Travel and exposure to foreign food, according to the accounts that form the base of Bender’s book, both open minds and palates and shut them tightly closed, which nicely illustrates Thomas Friedman’s theory that globalization is “everything and its opposite.”

Bender focuses on how these global tourists encounter foreign food, but wine appears frequently in the travel accounts. Not foreign wine, but the familiar European wines (and spirits) that the travelers brought with them. Indeed, alcohol seems to have fueled the commercial around-the-world travel industry. The Franconia, a tourist steamer with 356 passengers, typically left home port with 4000 bottles of whiskey, 4000 bottles of wine, 2800 bottles of Champagne, and 49,000 bottles of beer to be consumed during the circumnavigation.

I suppose the Franconia’s passengers were as suspicious of foreign drinks as they were of the disgusting, dangerous foods they encountered. No wonder they hurried back on board the ship each evening to eat and drink the familiar foods of home (as many cruise ship passengers do today!).

My reading of Bender’s book is that travel hasn’t made as much of a difference in food and drink as I might have hoped. Perhaps travel is too much of a surface phenomenon in most cases? Maybe migration is the more significant source of change?

It seems that the spread of food and wine cultures depends on personal experiences and relationships; the deeper those connections, the more significant the effects. Worth reflecting upon this as you contemplate your next foreign adventure.

Wine Book Review: On the Wine Trail with Lonely Planet

Lonely Planet Wine Trails 2 (Lonely Planet Food, 2023).

The Lonely Planet Guide folks have released a new guide to global wine trails. The big book (320 pages, 2.4 pounds) lays out itineraries for 52 potential weekend wine country visits. It is a colorful book, full of maps and photos, and worthy of consideration if you are planning trips, interested in how wine tourism has developed, or just want to make imaginary vineyard visits.

Each chapter is organized according to a set structure, starting with an overview and map followed by brief profiles of six or seven wineries (a reasonable number to think about for a weekend trip). Accommodations?  A couple of options are provided along with three dining choices and some ideas for non-wine things to do. Just enough to get you started.

Sue and I have visited many of these regions and, in general, I’d give the Lonely Planet itineraries solid marks. They might not always be the wineries we would choose to visit or the hotels and restaurants we’d pick, but they would certainly steer a first-time visitor in good directions. This is not a surprise, since the wine tourism chapters were written by an international team of experts.

Creating a big book like this is an exercise in choice. What do you put in? What do you leave out? You can’t possibly include everything in 300+ pages. Something has to give! This fact became apparently to me some years ago when I was asked to edit a book for a New York Times series. I was given the entire 20th century of New York Times content (all 100 years) and tasked with telling the story of globalization. What I learned was that you have to begin with a story and build around that, which is sort of a top-down approach that prioritizes the narrative. A bottom-up approach, which relies upon the facts to form their own images, is fiendishly difficult to pull off.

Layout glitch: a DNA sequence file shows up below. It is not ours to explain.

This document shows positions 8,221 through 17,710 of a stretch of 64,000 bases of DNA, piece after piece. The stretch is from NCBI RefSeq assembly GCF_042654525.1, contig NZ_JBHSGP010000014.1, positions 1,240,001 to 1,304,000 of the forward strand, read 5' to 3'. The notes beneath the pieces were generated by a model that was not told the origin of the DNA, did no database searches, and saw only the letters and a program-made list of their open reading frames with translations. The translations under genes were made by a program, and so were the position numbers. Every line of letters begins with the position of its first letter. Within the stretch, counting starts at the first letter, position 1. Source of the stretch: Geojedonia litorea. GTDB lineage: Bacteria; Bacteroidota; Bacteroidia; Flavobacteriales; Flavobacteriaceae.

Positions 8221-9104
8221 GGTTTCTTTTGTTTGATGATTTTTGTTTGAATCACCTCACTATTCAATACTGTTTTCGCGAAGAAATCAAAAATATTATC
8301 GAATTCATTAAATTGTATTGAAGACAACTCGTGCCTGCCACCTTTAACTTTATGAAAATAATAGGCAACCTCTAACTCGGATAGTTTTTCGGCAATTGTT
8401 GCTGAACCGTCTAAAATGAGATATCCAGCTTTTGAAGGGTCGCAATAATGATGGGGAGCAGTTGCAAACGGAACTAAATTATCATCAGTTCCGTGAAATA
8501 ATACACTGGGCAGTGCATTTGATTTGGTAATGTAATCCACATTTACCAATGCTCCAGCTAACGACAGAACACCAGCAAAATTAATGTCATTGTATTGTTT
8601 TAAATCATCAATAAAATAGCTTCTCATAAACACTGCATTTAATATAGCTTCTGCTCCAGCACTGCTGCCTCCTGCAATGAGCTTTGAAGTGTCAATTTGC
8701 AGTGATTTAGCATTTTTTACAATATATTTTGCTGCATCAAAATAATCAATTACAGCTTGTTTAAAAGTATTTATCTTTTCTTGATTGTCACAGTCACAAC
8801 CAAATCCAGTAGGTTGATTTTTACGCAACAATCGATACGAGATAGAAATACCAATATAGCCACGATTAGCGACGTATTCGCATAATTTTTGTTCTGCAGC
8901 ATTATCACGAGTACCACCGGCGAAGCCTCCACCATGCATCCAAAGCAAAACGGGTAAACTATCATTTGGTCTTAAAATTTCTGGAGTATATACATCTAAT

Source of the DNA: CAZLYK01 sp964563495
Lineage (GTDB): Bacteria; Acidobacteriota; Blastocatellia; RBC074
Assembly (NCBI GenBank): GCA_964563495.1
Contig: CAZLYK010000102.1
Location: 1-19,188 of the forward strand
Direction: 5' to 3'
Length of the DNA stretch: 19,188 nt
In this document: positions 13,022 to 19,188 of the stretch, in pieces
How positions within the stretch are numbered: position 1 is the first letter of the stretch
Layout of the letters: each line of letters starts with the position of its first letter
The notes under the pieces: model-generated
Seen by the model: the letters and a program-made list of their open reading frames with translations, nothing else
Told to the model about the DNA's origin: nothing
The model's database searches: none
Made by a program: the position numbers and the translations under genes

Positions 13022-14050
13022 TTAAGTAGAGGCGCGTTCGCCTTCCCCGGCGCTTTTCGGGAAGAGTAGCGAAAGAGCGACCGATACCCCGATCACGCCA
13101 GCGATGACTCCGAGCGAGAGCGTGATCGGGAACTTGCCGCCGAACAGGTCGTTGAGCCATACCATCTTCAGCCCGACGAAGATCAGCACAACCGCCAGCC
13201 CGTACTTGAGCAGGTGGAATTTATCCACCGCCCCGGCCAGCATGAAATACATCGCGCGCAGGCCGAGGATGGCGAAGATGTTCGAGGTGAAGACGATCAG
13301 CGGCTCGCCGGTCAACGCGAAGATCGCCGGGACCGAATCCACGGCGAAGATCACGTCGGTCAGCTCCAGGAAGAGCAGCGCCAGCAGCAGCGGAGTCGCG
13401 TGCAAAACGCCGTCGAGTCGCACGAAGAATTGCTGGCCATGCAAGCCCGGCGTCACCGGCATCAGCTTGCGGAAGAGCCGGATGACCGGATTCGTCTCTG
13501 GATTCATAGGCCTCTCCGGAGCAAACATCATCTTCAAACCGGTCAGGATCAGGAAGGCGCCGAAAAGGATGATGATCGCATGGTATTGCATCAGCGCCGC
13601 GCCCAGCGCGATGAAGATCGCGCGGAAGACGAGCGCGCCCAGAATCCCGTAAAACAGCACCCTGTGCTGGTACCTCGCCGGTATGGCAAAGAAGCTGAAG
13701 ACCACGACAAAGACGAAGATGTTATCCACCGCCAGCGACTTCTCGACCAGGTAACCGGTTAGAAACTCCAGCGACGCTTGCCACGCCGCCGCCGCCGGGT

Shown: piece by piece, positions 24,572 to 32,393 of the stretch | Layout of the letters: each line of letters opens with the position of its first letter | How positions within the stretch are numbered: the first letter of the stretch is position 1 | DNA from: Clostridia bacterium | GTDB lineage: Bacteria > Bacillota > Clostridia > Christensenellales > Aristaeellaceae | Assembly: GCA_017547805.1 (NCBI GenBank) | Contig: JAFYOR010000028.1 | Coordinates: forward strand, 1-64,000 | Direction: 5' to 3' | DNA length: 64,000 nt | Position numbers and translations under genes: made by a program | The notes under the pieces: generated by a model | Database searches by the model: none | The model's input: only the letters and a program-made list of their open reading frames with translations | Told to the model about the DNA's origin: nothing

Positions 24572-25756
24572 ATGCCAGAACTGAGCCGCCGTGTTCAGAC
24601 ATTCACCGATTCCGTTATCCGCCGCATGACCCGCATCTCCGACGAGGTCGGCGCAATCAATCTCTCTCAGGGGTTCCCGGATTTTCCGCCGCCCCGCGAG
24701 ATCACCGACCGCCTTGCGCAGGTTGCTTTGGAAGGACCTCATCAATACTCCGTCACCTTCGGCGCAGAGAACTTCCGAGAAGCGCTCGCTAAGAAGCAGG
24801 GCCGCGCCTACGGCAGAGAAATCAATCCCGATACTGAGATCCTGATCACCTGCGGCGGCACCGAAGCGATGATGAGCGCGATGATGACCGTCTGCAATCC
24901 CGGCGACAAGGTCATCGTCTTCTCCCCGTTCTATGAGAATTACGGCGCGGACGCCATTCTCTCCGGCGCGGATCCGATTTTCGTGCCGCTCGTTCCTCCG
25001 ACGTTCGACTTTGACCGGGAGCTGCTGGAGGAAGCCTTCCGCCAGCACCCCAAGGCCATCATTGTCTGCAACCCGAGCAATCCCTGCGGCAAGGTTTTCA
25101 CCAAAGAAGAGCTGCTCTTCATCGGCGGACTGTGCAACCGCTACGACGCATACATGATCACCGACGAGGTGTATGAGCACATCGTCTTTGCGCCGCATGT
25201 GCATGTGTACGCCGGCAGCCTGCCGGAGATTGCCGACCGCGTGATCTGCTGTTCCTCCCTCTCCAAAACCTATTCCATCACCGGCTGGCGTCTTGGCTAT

The decisions when looking at wine tourism begin with the question of what regions to include. Fifty-two is a big number, but there are many more wine trails around the world. When a French wine periodical published a list of the 35 best wine tourism destinations back in 2012, they found that 29 of them were in France. Zut alors! That’s not much for the rest of the wine world.

The Lonely Planet guide lists eight French itineraries including the “greatest hits” of Burgundy, Bordeaux, and Champagne. Italy and Spain get seven entries each, including the most famous and most-visited regions.  So far just as you might expect. But while Australia has seven entries, big-name Barrossa is not one of them. And Napa is not anywhere on the USA list, which takes you from the Finger Lakes of New York, through Pennsylvania wine country, to Grand Valley, Colorado, and on to Walla Walla, the Willamette Valley, Sonoma, and Santa Ynez.

Other parts of the wine world receive less space. Argentina, Canada, Chile, England, Georgia, Germany, Greece, Lebanon, Portugal, Romania, and Slovenia get one entry each. New Zealand and South Africa get two entries each.

At first this inconsistent treatment of famous regions versus the rest bothered me, but I’ve decided that it is probably OK within the context of this book. Reading about the charms of Colorado wine country, for example, might encourage someone to look beyond the big name appellations when visiting France or Italy. And that would be a good thing.

This method of mixing the famous with the lesser-known continues within the chapters in terms of the winery choices presented, accommodation options, and dining recommendations. Some of the choices left me scratching my head (why list hotels and restaurants in Portland, for example, when there are so many good choices in the Willamette Valley wine country itself?), but in general I’ve decided that the Lonely Planet guide is quite useful. It gives readers the basics and invites them to explore.

Readers who don’t go beyond the recommendations here will have a good time. Curious types who use this as a springboard to dive deeper into the wine tourism pool will have even more fun because when it comes to wine the wines, wineries, restaurants, etc. that  you discover yourself are often the most satisfying.